If we look at the detective story, there are fundamentally two formats to it: the British and the American.
The British school of detective story was vastly popularized by Agatha Christie—if not invented by her with her first novel, The Mysterious Affair at Styles, published in 1916. The hallmark of the British whodunit was that it was a “closed system” story. Typically, there is a mansion, and there are 10 people residing in it. One is murdered, and the murderer is one of the other nine.
There is no possibility of ingress or egress; it is definitely one of the residents who has committed the murder. A detective is called in—unless he is already there as one of the residents—and he investigates.
The novel ends with the detective calling all the living residents for the final denouement—usually in the mansion’s library—and giving a long speech, examining every suspect’s motive; Christie’s genius lay in the fact that almost every resident had a motive for the murder. Then he looks at the suspects’ access to the murder instrument and the victim on the night of the murder, and finally identifies the killer. The police, who have been waiting reverentially outside the door, rush in and arrest the culprit.
The typical American detective story, which found its definitive form a decade or so after Christie made her triumphant debut, is “open system”. There is no room locked from inside in which a body is found, there is no limited set of suspects. There is no mystery about the cause of death—a rare poison, for instance. All victims are either shot or stabbed to death.
The detective starts with a particular crime—a murder or a disappearance—and is drawn into a larger plot, usually encountering more murders. He—like the reader—has no idea where he will be next and who he will encounter. He simply follows the leads and travels wherever they take him. The stories are open ended till everything falls into place in the climax.
Bullets fly, gangsters and organized crime may appear, the detective is often beaten to within an inch of his life—in essence, stuff that would have horrified Christie.
In America, the detective story was also an adventure story, with the sleuth often facing danger and death. In England, no one ever tried to kill the detective.
The reason why the American detective story deviated from the norms of the British can perhaps be attributed to the country’s Prohibition-era experience when gangster bootleggers ruled the roost, and there was widespread corruption in the police force. There was nothing genteel about crime, and cynicism seemed to be—rightly or wrongly—the only sane attitude for the common man to have.
It is important to note here that Sir Arthur Conan Doyle, who we can certainly refer to as the pioneer of the detective story in the English language, remains above these classifications. The Sherlock Holmes stories are more or less equally divided between closed system and open system. Watson often carries a gun and occasionally has to use it, something that would seem quite unseemly to Christie’s Hercule Poirot, and would be impossible for her other detective, the elderly spinster Miss Marple.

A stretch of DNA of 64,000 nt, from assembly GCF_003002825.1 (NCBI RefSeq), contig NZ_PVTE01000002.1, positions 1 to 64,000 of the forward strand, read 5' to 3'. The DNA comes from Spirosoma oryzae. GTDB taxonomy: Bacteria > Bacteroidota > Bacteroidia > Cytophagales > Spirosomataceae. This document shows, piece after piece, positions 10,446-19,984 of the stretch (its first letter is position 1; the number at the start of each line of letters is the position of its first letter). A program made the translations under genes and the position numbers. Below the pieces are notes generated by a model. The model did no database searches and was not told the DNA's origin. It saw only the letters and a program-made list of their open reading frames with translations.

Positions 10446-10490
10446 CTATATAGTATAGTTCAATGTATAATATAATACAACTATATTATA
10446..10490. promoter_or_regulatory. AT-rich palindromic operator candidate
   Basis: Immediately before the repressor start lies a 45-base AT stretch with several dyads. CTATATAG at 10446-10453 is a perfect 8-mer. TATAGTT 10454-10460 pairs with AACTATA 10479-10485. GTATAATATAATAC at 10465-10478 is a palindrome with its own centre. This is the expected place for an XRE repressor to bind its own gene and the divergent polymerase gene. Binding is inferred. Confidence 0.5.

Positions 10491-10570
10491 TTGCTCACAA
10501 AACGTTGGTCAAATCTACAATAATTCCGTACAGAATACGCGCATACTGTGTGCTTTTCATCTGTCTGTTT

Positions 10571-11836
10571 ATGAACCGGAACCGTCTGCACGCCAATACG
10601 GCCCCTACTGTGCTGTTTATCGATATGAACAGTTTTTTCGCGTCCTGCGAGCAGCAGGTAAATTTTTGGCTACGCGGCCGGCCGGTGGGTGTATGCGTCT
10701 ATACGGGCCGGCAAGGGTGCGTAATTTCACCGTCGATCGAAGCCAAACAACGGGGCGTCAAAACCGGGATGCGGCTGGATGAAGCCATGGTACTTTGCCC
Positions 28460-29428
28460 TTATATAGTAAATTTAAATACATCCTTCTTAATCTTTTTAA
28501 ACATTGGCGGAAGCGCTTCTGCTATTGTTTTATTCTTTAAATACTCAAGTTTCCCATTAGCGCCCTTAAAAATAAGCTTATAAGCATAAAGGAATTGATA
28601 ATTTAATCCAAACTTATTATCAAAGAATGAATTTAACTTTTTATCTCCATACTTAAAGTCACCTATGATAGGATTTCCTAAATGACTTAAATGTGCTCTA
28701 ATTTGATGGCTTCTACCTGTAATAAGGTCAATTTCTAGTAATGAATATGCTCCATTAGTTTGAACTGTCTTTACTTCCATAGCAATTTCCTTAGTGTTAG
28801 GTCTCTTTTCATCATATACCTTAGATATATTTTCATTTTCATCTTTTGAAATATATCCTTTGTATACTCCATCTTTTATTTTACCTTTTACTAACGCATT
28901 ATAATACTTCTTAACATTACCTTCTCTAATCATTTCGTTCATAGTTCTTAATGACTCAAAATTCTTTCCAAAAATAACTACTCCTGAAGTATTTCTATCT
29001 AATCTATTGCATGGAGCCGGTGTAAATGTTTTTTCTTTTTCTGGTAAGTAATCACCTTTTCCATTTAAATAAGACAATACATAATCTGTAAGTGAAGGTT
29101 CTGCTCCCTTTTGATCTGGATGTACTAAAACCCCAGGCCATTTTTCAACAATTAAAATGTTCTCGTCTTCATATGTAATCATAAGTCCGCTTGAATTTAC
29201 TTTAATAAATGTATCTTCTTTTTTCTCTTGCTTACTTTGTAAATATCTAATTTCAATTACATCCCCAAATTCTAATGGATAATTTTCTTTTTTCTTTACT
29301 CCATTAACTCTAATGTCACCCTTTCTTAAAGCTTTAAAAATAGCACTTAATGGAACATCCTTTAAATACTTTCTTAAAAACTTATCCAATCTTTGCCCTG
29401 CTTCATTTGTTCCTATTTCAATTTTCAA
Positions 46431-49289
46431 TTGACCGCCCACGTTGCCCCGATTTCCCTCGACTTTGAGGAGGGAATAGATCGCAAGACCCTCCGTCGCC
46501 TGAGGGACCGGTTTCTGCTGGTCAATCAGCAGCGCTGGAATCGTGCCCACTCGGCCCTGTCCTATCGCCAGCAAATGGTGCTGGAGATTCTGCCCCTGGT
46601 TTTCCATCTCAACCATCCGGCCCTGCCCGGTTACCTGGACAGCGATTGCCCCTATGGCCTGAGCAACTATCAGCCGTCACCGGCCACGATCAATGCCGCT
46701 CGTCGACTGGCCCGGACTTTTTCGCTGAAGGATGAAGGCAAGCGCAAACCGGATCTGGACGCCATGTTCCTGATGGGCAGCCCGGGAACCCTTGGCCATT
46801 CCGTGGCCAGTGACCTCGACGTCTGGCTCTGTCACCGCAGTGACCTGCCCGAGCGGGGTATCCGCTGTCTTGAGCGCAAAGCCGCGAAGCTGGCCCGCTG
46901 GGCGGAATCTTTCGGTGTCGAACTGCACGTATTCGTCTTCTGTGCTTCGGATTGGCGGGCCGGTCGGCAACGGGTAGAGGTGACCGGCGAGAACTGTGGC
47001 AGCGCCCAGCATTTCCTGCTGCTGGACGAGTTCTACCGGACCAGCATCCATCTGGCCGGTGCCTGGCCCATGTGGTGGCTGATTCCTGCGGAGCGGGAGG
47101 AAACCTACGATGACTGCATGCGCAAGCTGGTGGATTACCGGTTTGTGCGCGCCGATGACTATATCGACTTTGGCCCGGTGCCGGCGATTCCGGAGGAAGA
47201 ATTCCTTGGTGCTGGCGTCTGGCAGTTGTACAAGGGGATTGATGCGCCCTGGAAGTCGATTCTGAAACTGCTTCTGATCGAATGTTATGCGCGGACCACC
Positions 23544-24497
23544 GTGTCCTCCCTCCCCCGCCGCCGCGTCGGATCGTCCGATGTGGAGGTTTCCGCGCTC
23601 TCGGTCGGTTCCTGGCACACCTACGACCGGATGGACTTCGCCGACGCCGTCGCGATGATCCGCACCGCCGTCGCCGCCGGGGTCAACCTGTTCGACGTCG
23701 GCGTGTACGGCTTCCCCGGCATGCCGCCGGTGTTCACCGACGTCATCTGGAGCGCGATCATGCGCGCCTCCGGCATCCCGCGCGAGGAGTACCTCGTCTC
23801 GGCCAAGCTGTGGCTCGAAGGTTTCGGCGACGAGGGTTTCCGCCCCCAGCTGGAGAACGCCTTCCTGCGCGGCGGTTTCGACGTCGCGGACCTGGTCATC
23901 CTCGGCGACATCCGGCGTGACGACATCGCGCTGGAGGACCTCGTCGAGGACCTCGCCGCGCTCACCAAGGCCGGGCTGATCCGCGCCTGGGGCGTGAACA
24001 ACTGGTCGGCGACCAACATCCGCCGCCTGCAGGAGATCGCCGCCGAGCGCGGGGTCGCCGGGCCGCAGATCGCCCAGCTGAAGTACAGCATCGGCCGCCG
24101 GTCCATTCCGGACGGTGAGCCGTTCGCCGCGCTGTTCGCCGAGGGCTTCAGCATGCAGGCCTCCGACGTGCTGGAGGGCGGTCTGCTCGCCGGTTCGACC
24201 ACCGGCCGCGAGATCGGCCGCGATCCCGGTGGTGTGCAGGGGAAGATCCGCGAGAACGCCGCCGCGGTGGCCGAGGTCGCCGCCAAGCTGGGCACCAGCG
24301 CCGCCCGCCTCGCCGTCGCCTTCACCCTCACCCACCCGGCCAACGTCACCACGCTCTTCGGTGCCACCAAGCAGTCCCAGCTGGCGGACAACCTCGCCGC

Christie set her novels in various locations that were perfect surrogates for her mansion with 10 residents—Death on the Nile on a cruise ship on the Nile river, Evil Under the Sun in a summer resort, Death in the Clouds on an aeroplane.
Two of her most famous novels are And Then There Were None and Murder on the Orient Express. Both are wildly implausible stories, but in spite of that—or more likely, because of that—they sell in large numbers even today, and continue to confound first-time readers.
Christie loved playing cat-and-mouse with her readers, serving them red herrings at every opportunity and joyfully leading them up dead-end lanes. In And Then There Were None and Murder on the Orient Express, she is at her sadistic best—she does not even have to mislead readers, because the solutions to the crimes are so outrageous that no reader, however alert and however intelligent, can ever guess them.
These two novels represent the pinnacle of closed-system detective stories.
And Then There Were None is set on an island where 10 people find themselves as guests or recruits of a mysterious—and absent—owner, and one by one, they start getting murdered. It soon dawns on everyone that one of them is the killer. But who?
The events of Murder on the Orient Express take place in one coach of the legendary luxury train that plied between Istanbul and Paris. A rich American is murdered, the train is stalled in a snowdrift, and none of the other passengers in the coach seem to have a motive to kill him. Hercule Poirot happens to travelling in the same coach, and solves the case, providing the most unbelievable denouement in the history of mystery.
Compare this with this well-known anecdote about the American detective novel.
In 1945, the great author William Faulkner, then a screenplay writer in a Hollywood studio, was working on a script for the inimitable American crime writer Raymond Chandler’s The Big Sleep, a novel that has several murders. In some puzzlement, he called up Chandler and asked, “But who killed the chauffeur?”
Chandler said that he couldn’t remember, and that he would read the novel again and get back. A few days later, he phoned Faulkner and admitted that even he had no idea who killed the chauffeur.
So what is the point here, if the writer himself can’t figure out what he had written? I have read The Big Sleep several times and I must also say that the chauffeur’s murder remains unexplained. But the point is that it has never reduced my enjoyment of reading the book.
Because it is literature. But we will come back to that later.
The American private eye works in a corrupt world. He gets scant respect from policemen, many of whom are thugs in uniform—in fact, they are hostile to him. They refer to him derogatorily as a “shamus” or a “gumshoe”, and are happy to put him in a police lock-up at the slightest provocation. This is a state of affairs that a Holmes or a Poirot never had to face.